Q&A: Understanding Private vs. Public Clouds

The president and COO of a managed services firm that offers private cloud computing explains the differences between public and private cloud computing and what each is best suited for.

One way to sort out clouding computing offerings is whether the provider works within a public or a private cloud. To help untangle the differences, we spoke with Kenneth Ziegler, president and chief operating officer of Logicworks, a managed services hosting provider specializing in complex architectures and high-availability solutions.

Ziegler explains the difference as he sees it between public and private clouds; he notes that the technology of cloud computing can offer advantages to most -- if not all -- businesses. The key is knowing what you want and need. “Regardless of your [company’s] background,” Ziegler says, “there is a cloud provider out there that’s a good fit. Contrary to popular belief, however, there is no ‘one-cloud-fits-all’ solution.”

BI This Week: How do you define “the cloud,” especially as it relates to BI? Is the cloud the same as “managed hosting” or “platform-as-a-service” or some of the many other terms currently being tossed about?

Kenneth Ziegler: In my definition, the cloud is any technology or combination of technologies that resides at and is managed by a service provider, leading to greater efficiencies in the delivery of IT. In the case of BI, it could take the form of a SaaS [software-as-a-service] product in which an internal team explores data with a browser, or it could be a custom BI or data warehousing application that requires its own infrastructure.

Here’s what is key about cloud computing: Rather than worrying about the IT operations functions, that portion is left to an infrastructure service provider, allowing you to focus on analytics and results rather than hardware, operating systems, security, scaling, compliance, and so on.

The cloud category in which we participate at Logicworks is “infrastructure-as-a-service” (IaaS), and our specific offering is known as Private Cloud Hosting, which combines the efficiencies and benefits of complex managed hosting with virtualization and automation.

What are some prime advantages of cloud computing?

The prime advantages of cloud computing in the broadest sense (that is, as applied to all “X-as-a-service” providers) are almost identical to those of IT hosting. They include:

  1. You incur no capital expense. This is a huge advantage when access to credit isn’t easy and CFOs are getting involved in IT delivery decisions.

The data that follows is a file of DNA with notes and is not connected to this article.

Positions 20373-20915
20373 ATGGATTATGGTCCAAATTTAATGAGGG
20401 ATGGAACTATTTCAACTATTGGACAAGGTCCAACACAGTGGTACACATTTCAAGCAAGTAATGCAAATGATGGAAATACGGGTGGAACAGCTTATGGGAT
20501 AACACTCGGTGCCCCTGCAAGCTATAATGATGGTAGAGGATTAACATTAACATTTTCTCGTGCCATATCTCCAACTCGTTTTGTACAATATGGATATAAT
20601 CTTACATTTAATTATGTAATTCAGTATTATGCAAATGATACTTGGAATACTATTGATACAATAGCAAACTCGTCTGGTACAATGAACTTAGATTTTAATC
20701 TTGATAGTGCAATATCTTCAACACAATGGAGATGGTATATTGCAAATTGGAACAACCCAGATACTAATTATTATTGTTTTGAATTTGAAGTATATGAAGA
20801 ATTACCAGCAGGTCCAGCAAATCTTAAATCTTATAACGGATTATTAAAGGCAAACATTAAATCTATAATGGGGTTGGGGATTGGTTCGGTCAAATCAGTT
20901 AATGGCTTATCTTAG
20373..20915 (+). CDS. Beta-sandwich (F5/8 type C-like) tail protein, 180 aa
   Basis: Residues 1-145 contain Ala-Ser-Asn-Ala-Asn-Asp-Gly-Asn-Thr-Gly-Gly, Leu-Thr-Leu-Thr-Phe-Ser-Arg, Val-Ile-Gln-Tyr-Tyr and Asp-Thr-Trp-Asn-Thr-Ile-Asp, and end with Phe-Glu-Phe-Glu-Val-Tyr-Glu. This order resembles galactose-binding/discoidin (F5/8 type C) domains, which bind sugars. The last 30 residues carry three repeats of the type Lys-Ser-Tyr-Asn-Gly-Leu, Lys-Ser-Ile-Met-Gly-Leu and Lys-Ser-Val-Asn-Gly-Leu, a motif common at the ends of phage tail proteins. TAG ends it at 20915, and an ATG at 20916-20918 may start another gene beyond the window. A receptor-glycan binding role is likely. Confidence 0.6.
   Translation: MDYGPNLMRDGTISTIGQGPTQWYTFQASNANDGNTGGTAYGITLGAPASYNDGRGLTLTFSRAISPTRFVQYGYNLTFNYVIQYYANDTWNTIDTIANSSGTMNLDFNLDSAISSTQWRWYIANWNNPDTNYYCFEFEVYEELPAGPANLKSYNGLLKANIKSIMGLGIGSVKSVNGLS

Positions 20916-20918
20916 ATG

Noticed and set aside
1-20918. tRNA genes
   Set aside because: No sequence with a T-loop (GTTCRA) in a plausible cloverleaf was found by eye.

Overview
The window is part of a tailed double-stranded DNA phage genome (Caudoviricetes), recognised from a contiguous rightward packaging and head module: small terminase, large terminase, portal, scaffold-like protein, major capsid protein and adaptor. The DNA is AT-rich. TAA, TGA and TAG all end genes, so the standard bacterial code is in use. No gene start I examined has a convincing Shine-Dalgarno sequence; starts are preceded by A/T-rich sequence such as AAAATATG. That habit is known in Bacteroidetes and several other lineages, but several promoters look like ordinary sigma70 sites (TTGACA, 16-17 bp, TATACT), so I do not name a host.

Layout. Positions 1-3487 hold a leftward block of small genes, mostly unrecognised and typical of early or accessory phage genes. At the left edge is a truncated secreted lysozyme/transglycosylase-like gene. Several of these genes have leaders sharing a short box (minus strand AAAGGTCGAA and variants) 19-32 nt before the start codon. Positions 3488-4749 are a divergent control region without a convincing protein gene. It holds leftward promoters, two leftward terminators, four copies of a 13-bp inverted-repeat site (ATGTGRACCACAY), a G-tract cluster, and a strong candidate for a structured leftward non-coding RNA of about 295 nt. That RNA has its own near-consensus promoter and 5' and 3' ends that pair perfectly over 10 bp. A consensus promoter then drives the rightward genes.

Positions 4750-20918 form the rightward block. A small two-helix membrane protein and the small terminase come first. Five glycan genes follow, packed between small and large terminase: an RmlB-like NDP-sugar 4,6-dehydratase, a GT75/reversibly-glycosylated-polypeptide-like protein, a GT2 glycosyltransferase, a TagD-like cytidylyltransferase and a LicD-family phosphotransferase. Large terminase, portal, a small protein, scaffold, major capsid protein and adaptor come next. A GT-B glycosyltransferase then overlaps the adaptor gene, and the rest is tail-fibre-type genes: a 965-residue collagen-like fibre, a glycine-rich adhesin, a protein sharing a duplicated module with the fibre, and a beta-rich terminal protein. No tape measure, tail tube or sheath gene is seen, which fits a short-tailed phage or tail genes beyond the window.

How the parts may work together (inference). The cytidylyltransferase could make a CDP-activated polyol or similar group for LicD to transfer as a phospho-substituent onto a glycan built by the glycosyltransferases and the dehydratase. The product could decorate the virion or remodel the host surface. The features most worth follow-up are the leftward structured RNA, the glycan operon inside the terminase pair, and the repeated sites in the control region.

2. It puts an end to multi-vendor management for hardware, operating system software, bandwidth, power, cooling, and the data center, since these requirements are all included with the service.
  3. The cloud offers “pay-as-you-grow” scalability. You pay only for what your application needs as it needs it, rather than over-investing in infrastructure.
  4. Businesses see faster time-to-market. Providers keep resources available on demand, which drastically reduces the lead time for a client application to “go live.”
  5. The cloud offers labor efficiency. There’s no need to hire a 24x7 team to perform break/fix on your infrastructure.
  6. Hardware, and hardware lifecycle management, are no longer concerns.

Can you explain how the concept of a private cloud differs from a public cloud, and some of the pluses and minuses of a private cloud?

The public cloud is typically used for processing (that is, compute) power or shared storage delivered to a client on a “pay-by-the-sip” basis (often dollars per CPU hour or dollars per GB of storage). That power is delivered via virtualized slices of a server within a large grid of physical servers and storage, all residing on the premises of a Web services provider.

Hosted private clouds include “shared-nothing” architectures, which are custom designed for enterprise clients who have specific performance, compliance, and scalability requirements. It is delivered in “pay-by-the-glass” increments, requiring a minimum high-availability configuration, with clients adding their own virtual machines as they grow, all fully managed by the service provider.

With private cloud hosting, you get in-depth access to engineering expertise, specifically around operating system and database high availability, and virtual machine administration, providing a level of labor efficiency that simply isn’t available in the public cloud universe. Private cloud hosting provides a level of IT operations integration that cannot be achieved via public clouds. This integration gives enterprises the assurances they need in order to trust their most critical applications to outside parties.